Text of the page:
Open Access Repository

Stage-coach enterprises in Van Diemen's Land and Tasmania


Downloads per month over past year

Walker, S 2016 , 'Stage-coach enterprises in Van Diemen's Land and Tasmania', PhD thesis, University of Tasmania.

PDF (Whole thesis)
Walker_whole_th...pdf | Download (12MB)
Available under University of Tasmania Standard License.

| Preview


From 1820, increased settler movement into Van Diemen’s Land prompted the
need for improved communications; but small population numbers and high
commercial risk factors discouraged the establishment of inland passenger transport
enterprises. After 1830, population growth near the two main towns, and the colonial
Post Office’s evolving inland communications route structure, encouraged transport
infrastructure and stage-coach enterprise development, as physical and financial
security became more assured.
The financially constrained colonial government, transitioning from penal,
through self-governing colony to federation, was reluctant to operate businesses
where private enterprise might provide the means. Instead, where possible, it
subsidised construction, contracted for services, devolved responsibility to local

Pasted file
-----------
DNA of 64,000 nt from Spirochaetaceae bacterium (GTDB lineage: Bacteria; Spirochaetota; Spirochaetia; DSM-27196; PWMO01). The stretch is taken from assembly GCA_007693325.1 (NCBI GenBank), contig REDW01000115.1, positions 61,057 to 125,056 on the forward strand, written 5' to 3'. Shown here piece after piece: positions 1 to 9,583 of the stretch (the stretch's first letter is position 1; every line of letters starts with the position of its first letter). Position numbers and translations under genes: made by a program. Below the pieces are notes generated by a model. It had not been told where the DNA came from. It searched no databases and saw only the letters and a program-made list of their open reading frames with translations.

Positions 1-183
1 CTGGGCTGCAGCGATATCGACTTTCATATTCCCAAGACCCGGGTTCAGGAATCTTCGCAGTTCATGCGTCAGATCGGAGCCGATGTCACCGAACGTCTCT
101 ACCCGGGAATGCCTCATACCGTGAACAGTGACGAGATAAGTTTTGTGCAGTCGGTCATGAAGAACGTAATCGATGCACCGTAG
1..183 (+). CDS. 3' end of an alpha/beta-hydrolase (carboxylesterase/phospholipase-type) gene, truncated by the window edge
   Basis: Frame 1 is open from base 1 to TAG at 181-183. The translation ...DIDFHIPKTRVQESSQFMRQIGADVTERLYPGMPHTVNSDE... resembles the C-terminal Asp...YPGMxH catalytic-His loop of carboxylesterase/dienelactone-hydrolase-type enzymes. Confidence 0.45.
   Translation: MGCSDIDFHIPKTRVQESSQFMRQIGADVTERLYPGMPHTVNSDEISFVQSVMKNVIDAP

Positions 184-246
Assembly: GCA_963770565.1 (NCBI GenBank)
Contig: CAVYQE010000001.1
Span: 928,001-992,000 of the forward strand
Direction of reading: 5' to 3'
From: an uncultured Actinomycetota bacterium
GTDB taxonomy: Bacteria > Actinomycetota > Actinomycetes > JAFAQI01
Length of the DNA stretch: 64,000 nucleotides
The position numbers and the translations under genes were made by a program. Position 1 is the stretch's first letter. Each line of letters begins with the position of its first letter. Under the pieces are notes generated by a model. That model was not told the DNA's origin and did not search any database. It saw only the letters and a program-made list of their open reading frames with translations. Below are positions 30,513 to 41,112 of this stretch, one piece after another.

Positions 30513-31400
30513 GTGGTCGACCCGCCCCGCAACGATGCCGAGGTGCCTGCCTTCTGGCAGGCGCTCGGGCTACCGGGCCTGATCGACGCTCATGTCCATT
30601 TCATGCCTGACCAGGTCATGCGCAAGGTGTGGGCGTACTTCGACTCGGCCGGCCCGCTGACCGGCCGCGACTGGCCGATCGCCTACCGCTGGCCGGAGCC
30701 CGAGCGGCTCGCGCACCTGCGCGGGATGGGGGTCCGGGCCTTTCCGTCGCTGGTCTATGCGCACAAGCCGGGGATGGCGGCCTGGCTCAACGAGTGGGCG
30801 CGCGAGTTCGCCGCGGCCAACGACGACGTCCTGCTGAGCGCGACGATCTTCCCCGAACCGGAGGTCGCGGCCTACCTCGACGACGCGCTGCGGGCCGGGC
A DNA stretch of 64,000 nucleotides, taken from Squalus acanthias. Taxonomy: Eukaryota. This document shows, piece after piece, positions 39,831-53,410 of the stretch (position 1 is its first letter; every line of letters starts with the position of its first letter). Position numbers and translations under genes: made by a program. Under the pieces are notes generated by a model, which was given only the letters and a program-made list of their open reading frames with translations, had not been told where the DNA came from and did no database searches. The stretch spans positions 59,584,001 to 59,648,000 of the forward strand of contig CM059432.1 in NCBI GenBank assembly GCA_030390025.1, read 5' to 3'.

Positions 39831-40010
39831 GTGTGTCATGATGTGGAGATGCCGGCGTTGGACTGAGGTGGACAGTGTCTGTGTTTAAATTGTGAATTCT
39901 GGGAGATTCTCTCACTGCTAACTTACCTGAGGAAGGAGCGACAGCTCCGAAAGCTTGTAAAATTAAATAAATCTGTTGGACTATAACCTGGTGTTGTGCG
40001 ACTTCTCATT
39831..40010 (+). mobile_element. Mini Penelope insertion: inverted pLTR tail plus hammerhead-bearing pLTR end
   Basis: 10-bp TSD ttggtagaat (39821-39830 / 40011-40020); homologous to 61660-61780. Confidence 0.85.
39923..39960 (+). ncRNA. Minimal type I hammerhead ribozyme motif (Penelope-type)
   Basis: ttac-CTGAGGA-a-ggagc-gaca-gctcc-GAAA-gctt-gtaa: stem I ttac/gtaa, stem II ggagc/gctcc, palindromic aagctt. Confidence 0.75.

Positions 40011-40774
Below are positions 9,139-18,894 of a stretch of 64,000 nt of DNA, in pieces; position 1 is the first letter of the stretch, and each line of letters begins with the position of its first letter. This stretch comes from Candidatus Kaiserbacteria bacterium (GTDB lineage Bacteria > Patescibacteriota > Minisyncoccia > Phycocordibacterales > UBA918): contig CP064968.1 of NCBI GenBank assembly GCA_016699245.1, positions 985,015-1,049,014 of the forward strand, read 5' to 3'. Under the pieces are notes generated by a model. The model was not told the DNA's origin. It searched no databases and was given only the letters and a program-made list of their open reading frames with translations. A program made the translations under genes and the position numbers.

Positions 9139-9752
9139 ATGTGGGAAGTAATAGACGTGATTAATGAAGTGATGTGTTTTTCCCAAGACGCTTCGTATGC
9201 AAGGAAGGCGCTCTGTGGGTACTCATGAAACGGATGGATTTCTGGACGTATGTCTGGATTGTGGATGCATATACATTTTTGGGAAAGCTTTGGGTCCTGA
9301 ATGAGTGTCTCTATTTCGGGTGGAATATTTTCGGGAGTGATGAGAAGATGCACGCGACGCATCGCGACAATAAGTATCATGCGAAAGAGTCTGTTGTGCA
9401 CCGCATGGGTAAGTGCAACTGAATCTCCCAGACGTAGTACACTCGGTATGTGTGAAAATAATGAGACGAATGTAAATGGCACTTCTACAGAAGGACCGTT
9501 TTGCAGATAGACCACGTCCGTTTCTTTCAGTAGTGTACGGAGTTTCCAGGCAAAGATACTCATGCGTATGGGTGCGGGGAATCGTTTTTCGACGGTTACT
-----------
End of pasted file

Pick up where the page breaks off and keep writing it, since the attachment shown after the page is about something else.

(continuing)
communities, and enacted a comprehensive body of legislation to achieve these ends.
Government and stage-coach enterprises alike faced commercial uncertainty
caused by economic depressions, the high cost of capital, a reduction in wages, and
from outflows of free citizens. Adjustment was necessary following the introduction
of steam-powered ferries, the electric telegraph and the railways; population growth
was slow and only the opening of new mines increased the potential passenger
transport market.
The skills required by managers within a convict/free settler society in the face
of such economic, financial, legal, social, and workforce uncertainty and complexity
were considerable. Yet settlers with capital were primarily interested in land
acquisition, and not in service industries. Therefore, stage-coach entrepreneurs were
drawn from a free-settler, lower socio-economic group, or from convict expirees with
limited business skills, and insolvency was a constant risk. Monopoly of both the
route and the logistic support chain was a perceived means towards viability, but was
unpopular with government and the press.
The large numbers of confident and energetic, yet ordinary, men and women
within the stage-coach enterprises, served their communities, and made a considerable
contribution to the island’s social development, inclusion and capital, and to its
economy; yet they are historiographically unnoticed.

Item Type: Thesis - PhD
Authors/Creators:Walker, S
Keywords: Settler-colonialism, transport, economy, business
Copyright Information:

Copyright 2016 the Author

Item Statistics: View statistics for this item

Actions (login required)

Item Control Page Item Control Page